[lfs-support] Can't boot into LFS kernel.
henrik at kaarposoft.dk
Wed Sep 12 02:56:00 PDT 2012
On 09/12/12 05:03, Khoa Nguyen wrote:
> Can you tell me more about busybox ?
> What do you mean "busybox in an initramfs" ?
> I understand that due to failed boot process because the kernel can't
> mount the root file system to read /etc/inittab.
> So we use busybox to mount manually . Right ?
When the kernel boots, it mounts the root file system and executes
/sbin/init from there.
/sbin/init becomes process number one, and is responsible for system
initialization (eg. running rc.d scripts and more).
But the kernel does not understand boot=<uuid>, only
boot=<path-to-device>, and if for some reason the kernel can not mount
the root file system, you are stuck.
Initramfs is a compressed archive of files. The initramfs file is read
from disk by grub and passed to the kernel. The kernel is then mounting
this (as a ramfs ) as the root filesystem and executes /sbin/init.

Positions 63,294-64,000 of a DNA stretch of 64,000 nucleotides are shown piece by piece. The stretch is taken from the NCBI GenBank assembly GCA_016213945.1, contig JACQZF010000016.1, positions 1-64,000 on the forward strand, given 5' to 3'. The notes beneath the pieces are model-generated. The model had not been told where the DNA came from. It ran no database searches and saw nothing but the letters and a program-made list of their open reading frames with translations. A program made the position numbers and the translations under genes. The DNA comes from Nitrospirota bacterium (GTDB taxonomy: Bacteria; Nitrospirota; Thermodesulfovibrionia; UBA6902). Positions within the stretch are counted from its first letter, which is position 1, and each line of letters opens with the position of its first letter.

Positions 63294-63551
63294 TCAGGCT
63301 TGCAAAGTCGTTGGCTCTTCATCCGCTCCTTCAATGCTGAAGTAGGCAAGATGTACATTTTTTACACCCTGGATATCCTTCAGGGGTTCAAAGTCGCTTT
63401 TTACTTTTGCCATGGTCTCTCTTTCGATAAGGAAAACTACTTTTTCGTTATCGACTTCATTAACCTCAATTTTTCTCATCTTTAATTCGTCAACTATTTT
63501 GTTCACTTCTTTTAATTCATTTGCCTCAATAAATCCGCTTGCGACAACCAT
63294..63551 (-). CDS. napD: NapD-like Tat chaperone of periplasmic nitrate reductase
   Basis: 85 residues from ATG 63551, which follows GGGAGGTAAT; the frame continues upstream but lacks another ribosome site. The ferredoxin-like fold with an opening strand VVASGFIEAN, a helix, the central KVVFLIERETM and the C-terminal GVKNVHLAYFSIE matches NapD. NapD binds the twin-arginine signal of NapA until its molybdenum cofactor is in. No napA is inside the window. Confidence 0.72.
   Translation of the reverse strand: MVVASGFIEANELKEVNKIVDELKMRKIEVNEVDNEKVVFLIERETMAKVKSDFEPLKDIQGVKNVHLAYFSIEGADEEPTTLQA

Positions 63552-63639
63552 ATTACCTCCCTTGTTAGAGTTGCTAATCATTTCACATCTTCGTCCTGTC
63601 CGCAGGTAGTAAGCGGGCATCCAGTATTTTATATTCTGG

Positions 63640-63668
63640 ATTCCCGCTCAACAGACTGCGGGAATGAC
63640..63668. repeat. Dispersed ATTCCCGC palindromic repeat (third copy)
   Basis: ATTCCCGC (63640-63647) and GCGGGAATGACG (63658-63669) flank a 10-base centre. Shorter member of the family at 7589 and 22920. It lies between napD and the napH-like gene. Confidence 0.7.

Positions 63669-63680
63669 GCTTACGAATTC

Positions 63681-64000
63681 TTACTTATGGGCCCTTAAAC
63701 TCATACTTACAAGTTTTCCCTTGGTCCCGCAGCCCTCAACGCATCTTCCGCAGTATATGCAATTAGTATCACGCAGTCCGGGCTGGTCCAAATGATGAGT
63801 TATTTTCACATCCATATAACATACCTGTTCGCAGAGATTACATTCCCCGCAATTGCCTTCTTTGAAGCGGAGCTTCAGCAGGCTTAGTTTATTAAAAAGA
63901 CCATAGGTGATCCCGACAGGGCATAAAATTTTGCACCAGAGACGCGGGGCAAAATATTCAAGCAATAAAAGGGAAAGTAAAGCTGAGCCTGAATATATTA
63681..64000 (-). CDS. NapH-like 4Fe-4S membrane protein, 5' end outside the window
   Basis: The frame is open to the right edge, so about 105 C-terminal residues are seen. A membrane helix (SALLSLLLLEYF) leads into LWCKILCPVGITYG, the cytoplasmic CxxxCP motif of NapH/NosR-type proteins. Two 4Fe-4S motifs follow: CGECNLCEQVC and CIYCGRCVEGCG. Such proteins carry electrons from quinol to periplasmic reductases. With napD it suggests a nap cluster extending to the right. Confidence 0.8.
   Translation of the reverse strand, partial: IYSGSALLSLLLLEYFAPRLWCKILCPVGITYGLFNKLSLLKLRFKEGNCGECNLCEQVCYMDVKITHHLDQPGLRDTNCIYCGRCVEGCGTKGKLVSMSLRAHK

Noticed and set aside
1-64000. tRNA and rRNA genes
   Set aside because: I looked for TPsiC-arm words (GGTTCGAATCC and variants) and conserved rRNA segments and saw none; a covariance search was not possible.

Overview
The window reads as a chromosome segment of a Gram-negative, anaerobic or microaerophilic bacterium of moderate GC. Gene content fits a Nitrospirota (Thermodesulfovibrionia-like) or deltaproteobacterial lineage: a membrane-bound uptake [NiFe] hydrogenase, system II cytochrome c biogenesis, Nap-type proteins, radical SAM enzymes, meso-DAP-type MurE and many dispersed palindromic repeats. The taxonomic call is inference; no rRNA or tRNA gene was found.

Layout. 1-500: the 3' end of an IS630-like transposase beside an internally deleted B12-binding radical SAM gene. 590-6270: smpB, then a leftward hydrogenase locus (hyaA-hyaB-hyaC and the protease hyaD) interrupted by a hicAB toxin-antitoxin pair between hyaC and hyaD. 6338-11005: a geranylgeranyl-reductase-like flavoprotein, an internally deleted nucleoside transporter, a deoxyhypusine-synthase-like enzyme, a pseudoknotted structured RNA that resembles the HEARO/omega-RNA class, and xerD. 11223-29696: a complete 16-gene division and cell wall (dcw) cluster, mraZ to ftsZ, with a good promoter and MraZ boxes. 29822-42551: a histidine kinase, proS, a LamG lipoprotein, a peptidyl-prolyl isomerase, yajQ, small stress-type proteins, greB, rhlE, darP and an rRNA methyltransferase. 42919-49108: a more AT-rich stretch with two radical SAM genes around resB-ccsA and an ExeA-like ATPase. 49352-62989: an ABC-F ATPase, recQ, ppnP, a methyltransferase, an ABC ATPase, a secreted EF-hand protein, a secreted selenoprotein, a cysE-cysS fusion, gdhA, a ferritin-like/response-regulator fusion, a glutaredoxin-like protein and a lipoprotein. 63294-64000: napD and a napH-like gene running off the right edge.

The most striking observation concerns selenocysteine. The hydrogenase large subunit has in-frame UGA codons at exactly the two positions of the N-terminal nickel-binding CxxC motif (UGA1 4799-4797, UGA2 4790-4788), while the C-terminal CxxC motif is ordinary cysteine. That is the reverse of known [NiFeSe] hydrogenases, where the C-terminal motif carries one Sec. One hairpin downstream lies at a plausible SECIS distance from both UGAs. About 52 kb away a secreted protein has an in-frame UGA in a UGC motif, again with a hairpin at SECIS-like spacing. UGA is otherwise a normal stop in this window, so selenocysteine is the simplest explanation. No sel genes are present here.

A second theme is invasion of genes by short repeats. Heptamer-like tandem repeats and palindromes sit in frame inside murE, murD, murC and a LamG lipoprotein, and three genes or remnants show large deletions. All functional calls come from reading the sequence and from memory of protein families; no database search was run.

The /sbin/init in the initramfs can then do whatever is necessary to
mount the real root filesystem from disk, and finally run /sbin/init on
the real root file system. Or it can run a whole system directly from
the initramfs, never touching your disk.
My init file in the initramfs looks like this:
It basically mounts the /proc /sys and /dev special directories, finds
the real root file system and mounts it, and finally executes /sbin/init
on the real root file system.
However, if something goes wrong (or if you specify busybox on the
command line) it will drop into a /bin/sh shell from busybox.
BusyBox combines tiny versions of many common UNIX utilities into a
single small executable. It provides replacements for most of the
utilities you usually find in GNU fileutils, shellutils, etc.
My way of building the initramfs:
More information about the lfs-support